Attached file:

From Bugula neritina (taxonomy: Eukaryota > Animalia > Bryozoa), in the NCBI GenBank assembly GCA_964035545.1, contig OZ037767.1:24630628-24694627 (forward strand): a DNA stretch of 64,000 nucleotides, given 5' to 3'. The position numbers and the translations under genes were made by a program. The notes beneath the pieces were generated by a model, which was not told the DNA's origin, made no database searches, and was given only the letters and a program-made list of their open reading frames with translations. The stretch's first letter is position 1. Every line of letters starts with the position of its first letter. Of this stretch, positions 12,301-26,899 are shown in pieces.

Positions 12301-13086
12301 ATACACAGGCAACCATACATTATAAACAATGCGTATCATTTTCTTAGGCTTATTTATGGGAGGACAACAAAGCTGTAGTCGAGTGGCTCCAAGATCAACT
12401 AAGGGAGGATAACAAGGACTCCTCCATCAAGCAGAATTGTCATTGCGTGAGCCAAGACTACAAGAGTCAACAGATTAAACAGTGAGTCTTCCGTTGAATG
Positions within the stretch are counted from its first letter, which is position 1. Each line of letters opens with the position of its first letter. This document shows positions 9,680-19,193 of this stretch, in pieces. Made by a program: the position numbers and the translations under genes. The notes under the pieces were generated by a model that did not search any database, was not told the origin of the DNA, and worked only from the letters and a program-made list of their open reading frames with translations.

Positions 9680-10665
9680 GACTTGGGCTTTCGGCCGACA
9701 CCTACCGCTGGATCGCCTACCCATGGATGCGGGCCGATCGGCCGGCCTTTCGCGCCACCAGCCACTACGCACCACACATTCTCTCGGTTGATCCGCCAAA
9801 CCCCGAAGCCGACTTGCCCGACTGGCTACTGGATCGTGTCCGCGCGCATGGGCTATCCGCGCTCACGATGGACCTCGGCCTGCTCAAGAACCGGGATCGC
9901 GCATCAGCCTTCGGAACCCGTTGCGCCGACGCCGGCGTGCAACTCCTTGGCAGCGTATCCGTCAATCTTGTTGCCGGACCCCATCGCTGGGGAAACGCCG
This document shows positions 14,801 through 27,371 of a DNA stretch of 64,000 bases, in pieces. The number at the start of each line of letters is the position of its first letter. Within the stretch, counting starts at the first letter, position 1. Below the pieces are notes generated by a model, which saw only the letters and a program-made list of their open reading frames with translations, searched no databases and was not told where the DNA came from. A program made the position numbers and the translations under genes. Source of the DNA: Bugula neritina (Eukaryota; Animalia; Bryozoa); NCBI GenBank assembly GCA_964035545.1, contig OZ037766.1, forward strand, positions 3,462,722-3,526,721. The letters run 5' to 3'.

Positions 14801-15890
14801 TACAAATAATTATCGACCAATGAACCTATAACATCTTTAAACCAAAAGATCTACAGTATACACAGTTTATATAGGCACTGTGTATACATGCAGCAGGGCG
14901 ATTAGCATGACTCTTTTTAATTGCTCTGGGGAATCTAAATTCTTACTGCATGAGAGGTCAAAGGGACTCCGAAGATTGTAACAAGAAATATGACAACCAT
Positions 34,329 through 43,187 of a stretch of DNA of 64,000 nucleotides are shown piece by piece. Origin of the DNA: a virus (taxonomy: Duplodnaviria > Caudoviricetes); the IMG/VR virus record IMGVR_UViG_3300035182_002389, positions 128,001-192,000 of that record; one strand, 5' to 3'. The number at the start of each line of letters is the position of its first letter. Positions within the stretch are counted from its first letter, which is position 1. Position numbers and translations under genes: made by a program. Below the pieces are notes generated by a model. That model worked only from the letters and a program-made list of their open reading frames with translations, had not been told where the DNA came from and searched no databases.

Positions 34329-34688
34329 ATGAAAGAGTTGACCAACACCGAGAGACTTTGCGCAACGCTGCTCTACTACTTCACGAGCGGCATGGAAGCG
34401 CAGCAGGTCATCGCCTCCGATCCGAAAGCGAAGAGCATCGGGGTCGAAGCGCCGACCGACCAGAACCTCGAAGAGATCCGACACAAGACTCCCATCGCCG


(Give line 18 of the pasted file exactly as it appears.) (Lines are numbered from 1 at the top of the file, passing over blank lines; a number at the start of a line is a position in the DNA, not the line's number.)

34401 CAGCAGGTCATCGCCTCCGATCCGAAAGCGAAGAGCATCGGGGTCGAAGCGCCGACCGACCAGAACCTCGAAGAGATCCGACACAAGACTCCCATCGCCG